Why it matters: During the 18th Annual National Assembly of Sportsmen’s Caucuses (NASC) Sportsman-Legislator Summit, two Midwestern legislators were elected to serve as members of the NASC Executive Committee. Representative Jeff Wardlaw, now in his third term, and Senator Allen, in his first term as a full member after serving as an alternate since 2019, will join ten other legislators from around the nation to help guide the NASC network. Working with their colleagues and staff from the Congressional Sportsmen’s Foundation, the EC is critical in NASC’s mission to work with state legislators to protect and advance hunting, angling, recreational shooting, and trapping.
From December 8-10, the Congressional Sportsmen’s Foundation (CSF) hosted the largest gathering of pro-sportsmen legislators, agency staff, and outdoor industry representatives for the 18th Annual National Assembly of Sportsmen’s Caucuses (NASC) Sportsman-Legislator Summit in Little Rock, AR. During this multi-day and one-of-a-kind Summit, Representative Jeff Wardlaw of Arkansas and Senator Mark Allen of Oklahoma were both elected to serve as members of the NASC Executive Council (EC). This will be Representative Wardlaw’s third term as a member of the EC and will be Senator Allen’s first term after serving as an alternate member since 2019.
Elected for two-year terms by fellow state legislative sportsmen’s caucus members from across the country who attend the annual Summit, members of the EC help to guide the NASC program. The Council assists with the establishment and promotion of pro-sportsmen ideas, and facilitates the sharing of information between state caucuses, conservation partners, and allied industries. The EC plays a critical role in the protection and advancement of hunting and angling rights and the continuation of our sportsmen’s heritage by helping to guide the activities of NASC, assisting with policy development, setting guidelines for affiliated state caucuses, as well as media outreach intended to highlight the role hunting, angling, recreational shooting, and trapping play in supporting conservation policies that also benefit our nation’s social and economic well-being.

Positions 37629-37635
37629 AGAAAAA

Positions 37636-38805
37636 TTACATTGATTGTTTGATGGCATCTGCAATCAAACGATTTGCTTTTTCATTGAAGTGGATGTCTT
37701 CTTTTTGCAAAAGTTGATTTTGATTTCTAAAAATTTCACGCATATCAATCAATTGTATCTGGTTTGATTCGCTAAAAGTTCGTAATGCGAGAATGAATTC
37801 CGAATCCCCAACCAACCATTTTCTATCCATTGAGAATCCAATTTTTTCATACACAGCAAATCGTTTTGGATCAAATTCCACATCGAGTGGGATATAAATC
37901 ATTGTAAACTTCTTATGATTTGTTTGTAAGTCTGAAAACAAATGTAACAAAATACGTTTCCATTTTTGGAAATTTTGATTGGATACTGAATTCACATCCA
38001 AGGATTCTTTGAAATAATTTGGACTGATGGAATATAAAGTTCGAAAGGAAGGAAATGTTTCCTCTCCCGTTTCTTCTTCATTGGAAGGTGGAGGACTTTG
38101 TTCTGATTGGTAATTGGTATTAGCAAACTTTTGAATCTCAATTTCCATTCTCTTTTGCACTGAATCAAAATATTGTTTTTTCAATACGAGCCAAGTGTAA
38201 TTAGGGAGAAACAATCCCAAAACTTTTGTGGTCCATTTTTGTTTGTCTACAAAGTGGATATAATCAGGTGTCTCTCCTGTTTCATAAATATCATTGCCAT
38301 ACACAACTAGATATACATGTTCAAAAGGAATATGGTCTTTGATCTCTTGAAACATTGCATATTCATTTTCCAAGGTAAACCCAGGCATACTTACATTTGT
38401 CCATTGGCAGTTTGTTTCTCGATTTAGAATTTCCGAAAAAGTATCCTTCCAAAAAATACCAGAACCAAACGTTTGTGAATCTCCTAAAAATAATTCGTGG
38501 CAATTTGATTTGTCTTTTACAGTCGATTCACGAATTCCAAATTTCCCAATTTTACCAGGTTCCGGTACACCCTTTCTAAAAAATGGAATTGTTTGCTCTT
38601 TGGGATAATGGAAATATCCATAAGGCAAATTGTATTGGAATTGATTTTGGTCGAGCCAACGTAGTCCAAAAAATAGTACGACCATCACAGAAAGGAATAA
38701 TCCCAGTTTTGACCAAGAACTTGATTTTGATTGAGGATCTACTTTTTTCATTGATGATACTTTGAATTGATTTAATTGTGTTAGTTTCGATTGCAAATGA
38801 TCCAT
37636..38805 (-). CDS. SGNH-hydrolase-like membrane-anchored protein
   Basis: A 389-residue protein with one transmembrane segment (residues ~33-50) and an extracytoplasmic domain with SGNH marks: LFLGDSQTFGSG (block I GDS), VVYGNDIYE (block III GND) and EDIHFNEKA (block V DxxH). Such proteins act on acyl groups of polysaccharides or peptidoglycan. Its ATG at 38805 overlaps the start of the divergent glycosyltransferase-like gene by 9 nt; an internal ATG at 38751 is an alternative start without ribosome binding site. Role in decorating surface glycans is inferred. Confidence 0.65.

In addition to his reelection to the EC, Representative Wardlaw was presented with a NASC Heritage Award recognizing his recent efforts to further sportsmen’s interests in the state of Arkansas. During the 2021 legislative session, Representative Wardlaw sponsored and successfully passed a bill that, among other things, prevented Arkansas from losing eligibility to receive millions of dollars in Wildlife and Sport Fish Restoration (WSFR) funding. This “user pays – public benefits” system of fish and wildlife conservation funding, known as the American System of Conservation Funding, is the most successful model of conservation funding in the world.
Established in 2004 by the Congressional Sportsmen’s Foundation, NASC provides the synergy to protect and advance hunting, angling, recreational shooting, trapping, and professional fish and wildlife management in state capitols. With more than 2,000 legislators from 49 state legislative sportsmen’s caucuses, this unprecedented network of pro-sportsmen legislators provides the nexus and support among the state caucuses which is critical to the successful advancement of pro-sportsmen policies across the nation.
Studies conducted at both the state and federal level have found that the number of hunters and trappers have been on a generally declining trend over the past several decades. To increase recruitment, retention, and reactivation (R3) of hunters and trappers, which initiative do you think would have the greatest impact?